Director Tsanavi Spoonhunter on documenting food insecurity on the Crow Indian Reservation

Tsanavi Spoonhunter is an award-winning director. His documentary Crow Country: Our Right to Food Sovereignty was recently voted Best Documentary Short by the American Indian Film Festival. The film portrays tribal members of the Crow Indian Reservation in Montana and their struggles to maintain food security.

The Crow Indian Reservation

The Crow Indian Reservation is the largest reservation in Montana, spanning 2.2 million acres and home to nearly 8,000 members of the Crow (Apsáalooke) tribe.

The reservation has suffered devastating federal decisions and community woes. In 2017, the Crow Agency, the headquarters of the Crow tribe in Montana, laid off 1,000 of its 1,300 employees due to government cuts. In 2019, the only grocery store in the community burned down. Director Tsanavi Spoonhunter says these are some of the reasons why members of this reserve are struggling to make ends meet.

“Many families rely on subsistence hunting, where they get most of their protein from wild game,” Spoonhunter said. “There are still no groceries on the reservation, and on the Crow reservation, the economy is not very good for the tribe. So often unemployment is very high, making it even more difficult for families and individuals to be able to support themselves and their families.

Spoonhunter said the Crow tribe is just one of many tribes exploring the idea of ​​inheriting the right to identify their own food system. For the Crow Tribe, many want the right to hunt for traditional, nutritious foods, but state restrictions on ancestral hunting grounds prevent them from supporting their families.

Credit Christian Collins

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Peggy White Well Known Buffalo, founder and director of Center Pole, interviewed by Tsanavi Spoonhunter.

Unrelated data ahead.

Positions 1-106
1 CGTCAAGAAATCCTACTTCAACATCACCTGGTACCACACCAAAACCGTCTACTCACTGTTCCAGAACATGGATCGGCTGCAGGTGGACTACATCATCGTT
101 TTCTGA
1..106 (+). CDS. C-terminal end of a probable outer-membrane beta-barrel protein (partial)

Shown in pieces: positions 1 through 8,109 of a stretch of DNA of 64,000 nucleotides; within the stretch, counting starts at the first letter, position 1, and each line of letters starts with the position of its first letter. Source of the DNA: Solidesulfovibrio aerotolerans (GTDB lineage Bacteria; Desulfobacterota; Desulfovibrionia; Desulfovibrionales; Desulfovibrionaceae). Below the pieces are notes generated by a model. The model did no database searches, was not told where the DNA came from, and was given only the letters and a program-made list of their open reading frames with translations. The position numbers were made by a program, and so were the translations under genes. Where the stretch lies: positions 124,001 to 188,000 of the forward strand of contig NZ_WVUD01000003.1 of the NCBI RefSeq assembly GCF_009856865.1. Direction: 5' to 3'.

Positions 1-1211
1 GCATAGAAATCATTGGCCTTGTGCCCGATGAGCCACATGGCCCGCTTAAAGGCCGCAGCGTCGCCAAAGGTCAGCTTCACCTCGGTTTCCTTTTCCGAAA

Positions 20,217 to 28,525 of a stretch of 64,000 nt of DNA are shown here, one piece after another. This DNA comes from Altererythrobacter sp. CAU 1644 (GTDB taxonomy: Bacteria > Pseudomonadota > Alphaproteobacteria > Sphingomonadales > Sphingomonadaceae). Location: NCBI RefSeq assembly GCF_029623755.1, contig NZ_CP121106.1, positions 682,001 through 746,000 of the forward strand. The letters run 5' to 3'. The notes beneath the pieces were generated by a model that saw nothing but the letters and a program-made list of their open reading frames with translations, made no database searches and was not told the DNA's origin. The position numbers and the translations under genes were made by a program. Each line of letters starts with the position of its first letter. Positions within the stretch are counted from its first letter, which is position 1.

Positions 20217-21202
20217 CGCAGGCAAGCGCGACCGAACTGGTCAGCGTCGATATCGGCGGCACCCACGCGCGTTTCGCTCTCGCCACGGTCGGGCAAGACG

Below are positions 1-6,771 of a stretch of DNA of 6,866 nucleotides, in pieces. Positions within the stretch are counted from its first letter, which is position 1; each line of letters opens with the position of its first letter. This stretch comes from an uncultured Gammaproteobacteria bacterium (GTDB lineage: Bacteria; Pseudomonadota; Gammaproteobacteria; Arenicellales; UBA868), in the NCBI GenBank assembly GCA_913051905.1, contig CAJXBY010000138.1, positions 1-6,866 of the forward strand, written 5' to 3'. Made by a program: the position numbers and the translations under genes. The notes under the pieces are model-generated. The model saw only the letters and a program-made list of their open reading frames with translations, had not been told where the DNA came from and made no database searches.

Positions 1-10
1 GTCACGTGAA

The document

Spoonhunter spent nearly 10 months on this documentary. After extensive research and time spent on the reservation, his work resulted in a 20-minute story following the members of the Crow tribe.

“You have to have some respect when you enter a community that you are unfamiliar with. You need to take these extra steps to familiarize yourself with this group of people.

One of the main characters in the movie is Peggy White Well Known Buffalo. White is an enrolled member of the Crow Tribe and co-owner of The Center Pole, an Indigenous non-profit organization. The Pole Center is a hub for indigenous resources, offering a food bank, food delivery and even a radio show for tribesmen to tell their own stories.

Each morning, White drives an hour to Billings, Montana, to collect salvage food, which is about to reach an expiration date. She then takes these foods and distributes them throughout the supply.

White introduced Spoonhunter to Prinz Three Irons, who is also an enrolled member of the Crow Nation. Prinz Three Irons is an expert wilderness guide and hunter. It relies on subsistence hunting.

“He described how many people depend on hunting and how important it is not only for their protein but also for their culture,” Spoonhunter said. “They use elk for a lot of decoration on their traditional attire.”

Spoonhunter said she wants viewers to leave with the understanding that Aboriginal people aren’t a sign of the past.

“We’re not this romanticized idea that people have primed in the minds of the film industry and Hollywood,” Spoonhunter said. “We’re real people with real current issues, and we’re resilient people because a lot of those issues stem from things that happened. What the government did in the 1800s, putting us on reservations, and how we continued to survive and thrive. … Seeing the beauty of these communities, but also understanding the issues.

Two people stand in a wildlife viewing field in the snow.

Credit Christian Collins

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Prinz Three Irons, wilderness expert and guide, game scout, and show maker Tsanavi Spoonhunter.

Director

Tsanavi Spoonhunter is a descendant of the Northern Paiute, Lakota and Northern Arapaho nations. Most of his stories focus on Indian country. She completed her undergraduate studies at the Reynolds School of Journalism and pursued her master’s degree at the UC Berkeley Graduate School of Journalism.

His film has received two awards since its premiere, including the Mint Film Festival Documentary Award for Best Film Made in Montana. Spoonhunter directed and filmed this award-winning film while a student at UC Berkeley.

Spoonhunter is currently working on another short film, following a Native American artist named Jean LaMarr for the Nevada Museum of Art. LaMarr will have a solo show next year.

Nohemi M. Moore